While most members of the GW community were relaxing with friends and family during winter break, professor Steven Livingston was teaching public and private sector leaders of Lesotho, a small country in Africa, how to communicate.
Livingston teaches political communications in the School of Media and Public Affairs and the Elliott School of International Affairs and worked with members of the Lesotho government to create a new communications infrastructure for the country.
“My work with the government was intended to find out what the problems were with the way the government of Lesotho is organized for the purpose of communicating with the public and to come up with a series of solutions for those problems,” Livingston said.
Suffering from political instability, Lesotho’s Minister of Communication Mothejoa Metsing sought new perspectives on ways the government and the people could communicate. The U.S. State Department was aware of Livingston’s expertise and initiated a meeting between him and Metsing. Impressed with his ideas, Metsing invited Livingston to meet with him and other government officials in Lesotho, and they drafted a plan for the new infrastructure.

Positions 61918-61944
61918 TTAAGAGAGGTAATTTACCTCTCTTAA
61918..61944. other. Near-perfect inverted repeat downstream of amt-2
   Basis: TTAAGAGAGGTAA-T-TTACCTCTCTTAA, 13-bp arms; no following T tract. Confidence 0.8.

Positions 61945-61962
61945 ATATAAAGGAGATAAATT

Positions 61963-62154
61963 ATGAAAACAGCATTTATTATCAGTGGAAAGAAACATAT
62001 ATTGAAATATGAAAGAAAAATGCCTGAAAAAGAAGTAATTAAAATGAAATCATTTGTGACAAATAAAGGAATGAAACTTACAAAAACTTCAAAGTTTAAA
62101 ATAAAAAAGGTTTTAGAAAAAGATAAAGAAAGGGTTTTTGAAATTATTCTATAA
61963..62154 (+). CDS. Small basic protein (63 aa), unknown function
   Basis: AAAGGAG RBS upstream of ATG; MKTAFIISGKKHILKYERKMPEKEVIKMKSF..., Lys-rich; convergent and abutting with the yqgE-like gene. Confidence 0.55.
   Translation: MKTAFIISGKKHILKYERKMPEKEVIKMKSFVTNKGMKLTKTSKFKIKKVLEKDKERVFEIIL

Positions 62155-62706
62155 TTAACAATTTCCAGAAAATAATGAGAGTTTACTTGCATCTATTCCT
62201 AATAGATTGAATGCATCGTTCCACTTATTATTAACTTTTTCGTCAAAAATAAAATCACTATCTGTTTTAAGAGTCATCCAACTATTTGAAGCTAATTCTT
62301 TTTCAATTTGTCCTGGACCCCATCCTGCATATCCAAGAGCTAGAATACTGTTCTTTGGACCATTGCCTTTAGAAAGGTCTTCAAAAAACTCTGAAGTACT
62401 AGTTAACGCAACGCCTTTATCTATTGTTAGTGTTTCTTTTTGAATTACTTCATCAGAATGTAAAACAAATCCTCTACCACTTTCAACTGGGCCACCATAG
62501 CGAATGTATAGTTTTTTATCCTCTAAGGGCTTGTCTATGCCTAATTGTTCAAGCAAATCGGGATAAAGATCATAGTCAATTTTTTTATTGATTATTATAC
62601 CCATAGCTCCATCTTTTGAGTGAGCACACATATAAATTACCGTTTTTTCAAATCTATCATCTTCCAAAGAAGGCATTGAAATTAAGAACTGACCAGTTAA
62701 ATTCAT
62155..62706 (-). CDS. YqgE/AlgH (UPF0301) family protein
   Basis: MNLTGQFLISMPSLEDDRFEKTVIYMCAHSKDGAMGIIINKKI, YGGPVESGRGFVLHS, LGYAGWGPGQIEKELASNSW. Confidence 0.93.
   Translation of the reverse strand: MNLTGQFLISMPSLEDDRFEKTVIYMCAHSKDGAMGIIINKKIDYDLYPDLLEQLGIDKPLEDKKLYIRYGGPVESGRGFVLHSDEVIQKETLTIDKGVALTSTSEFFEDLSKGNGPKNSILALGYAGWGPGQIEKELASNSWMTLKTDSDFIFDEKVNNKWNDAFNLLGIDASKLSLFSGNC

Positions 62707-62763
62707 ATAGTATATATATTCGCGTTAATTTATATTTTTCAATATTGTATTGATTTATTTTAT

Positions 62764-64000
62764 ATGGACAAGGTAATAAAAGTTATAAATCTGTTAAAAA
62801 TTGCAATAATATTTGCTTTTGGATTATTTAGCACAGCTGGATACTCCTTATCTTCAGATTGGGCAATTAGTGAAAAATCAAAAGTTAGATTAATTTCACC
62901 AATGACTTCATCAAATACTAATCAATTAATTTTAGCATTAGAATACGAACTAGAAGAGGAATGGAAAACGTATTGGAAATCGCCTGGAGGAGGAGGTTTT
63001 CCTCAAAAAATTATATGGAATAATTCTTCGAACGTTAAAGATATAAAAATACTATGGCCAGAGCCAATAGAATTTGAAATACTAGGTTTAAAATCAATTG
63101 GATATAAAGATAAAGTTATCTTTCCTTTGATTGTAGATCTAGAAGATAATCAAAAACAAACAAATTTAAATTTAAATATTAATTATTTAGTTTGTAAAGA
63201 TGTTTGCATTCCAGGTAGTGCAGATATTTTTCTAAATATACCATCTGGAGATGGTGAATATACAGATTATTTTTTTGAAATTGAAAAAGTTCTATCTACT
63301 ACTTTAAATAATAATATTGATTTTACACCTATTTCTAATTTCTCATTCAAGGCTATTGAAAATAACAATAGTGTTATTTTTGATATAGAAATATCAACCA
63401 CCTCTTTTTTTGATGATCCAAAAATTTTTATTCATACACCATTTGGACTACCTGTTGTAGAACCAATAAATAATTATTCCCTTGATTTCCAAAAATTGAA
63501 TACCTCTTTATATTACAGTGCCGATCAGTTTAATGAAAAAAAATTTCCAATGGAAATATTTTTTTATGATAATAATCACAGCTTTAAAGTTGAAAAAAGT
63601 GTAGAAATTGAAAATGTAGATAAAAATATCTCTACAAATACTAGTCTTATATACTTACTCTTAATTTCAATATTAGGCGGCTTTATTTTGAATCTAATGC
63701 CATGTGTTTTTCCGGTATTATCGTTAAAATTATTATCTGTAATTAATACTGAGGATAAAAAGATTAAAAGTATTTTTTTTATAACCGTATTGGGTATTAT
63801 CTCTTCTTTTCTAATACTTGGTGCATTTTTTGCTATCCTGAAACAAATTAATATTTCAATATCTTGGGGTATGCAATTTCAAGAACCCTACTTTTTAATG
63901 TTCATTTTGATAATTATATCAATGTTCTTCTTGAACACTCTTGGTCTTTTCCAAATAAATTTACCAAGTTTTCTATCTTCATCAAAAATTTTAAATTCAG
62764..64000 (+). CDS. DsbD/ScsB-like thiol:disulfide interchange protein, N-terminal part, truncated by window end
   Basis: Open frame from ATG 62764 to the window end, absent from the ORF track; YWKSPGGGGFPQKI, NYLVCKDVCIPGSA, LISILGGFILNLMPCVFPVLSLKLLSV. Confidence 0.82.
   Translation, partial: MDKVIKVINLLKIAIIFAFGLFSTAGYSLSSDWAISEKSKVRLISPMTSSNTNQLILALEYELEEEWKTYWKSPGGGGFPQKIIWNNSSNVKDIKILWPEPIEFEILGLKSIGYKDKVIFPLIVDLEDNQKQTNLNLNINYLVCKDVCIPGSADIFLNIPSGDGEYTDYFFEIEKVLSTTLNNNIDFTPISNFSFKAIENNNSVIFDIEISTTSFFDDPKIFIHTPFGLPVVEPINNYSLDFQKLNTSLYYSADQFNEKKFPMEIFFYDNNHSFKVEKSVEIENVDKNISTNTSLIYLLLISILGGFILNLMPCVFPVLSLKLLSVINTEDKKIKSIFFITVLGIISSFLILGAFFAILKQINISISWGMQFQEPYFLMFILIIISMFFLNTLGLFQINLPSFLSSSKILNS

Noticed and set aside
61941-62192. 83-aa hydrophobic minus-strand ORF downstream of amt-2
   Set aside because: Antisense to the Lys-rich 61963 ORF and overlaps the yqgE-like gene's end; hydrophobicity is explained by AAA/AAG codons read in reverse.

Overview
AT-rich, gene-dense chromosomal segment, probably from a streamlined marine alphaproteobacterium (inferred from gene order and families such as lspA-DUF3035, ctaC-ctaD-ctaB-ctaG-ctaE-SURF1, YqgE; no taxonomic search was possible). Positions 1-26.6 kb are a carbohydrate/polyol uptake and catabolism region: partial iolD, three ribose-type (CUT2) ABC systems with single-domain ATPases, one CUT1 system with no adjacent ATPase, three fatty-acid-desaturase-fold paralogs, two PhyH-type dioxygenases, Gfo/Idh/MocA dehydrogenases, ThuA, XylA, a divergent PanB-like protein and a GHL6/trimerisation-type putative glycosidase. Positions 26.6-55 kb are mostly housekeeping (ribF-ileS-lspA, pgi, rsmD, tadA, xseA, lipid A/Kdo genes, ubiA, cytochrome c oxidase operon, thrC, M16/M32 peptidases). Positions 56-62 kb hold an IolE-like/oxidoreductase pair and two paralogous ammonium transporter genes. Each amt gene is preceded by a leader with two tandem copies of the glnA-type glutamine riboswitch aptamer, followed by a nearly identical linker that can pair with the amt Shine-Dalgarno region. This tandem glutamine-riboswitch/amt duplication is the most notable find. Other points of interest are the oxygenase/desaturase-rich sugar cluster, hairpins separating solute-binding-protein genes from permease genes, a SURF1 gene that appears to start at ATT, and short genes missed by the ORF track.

Although there were problems with the way the government in Lesotho interacted with the media, Livingston’s work had an immediate effect on the country’s communications – he was able to get a radio station back on the air. The Lesotho government had shut the station down over the summer.
A State Department official will present Livingston’s finalized communications proposal to the government of Lesotho on his behalf in the coming months and Livingston said he is optimistic about the plan’s success.
“An accomplishment like this highlights the caliber of our faculty. The students are learning from a faculty member who has firsthand experience in facilitating change in world affairs and communication,” said Paul Fucito, a spokesperson for SMPA.
Livingston’s experience in Lesotho has already made its way into his classroom. Livingston communicated with GW students through Blackboard during his time abroad, discussing government accountability and media structure, a major theme in his classes and his research.
Livingston said, “My research in the real world has a direct effect on what I teach in the classroom.”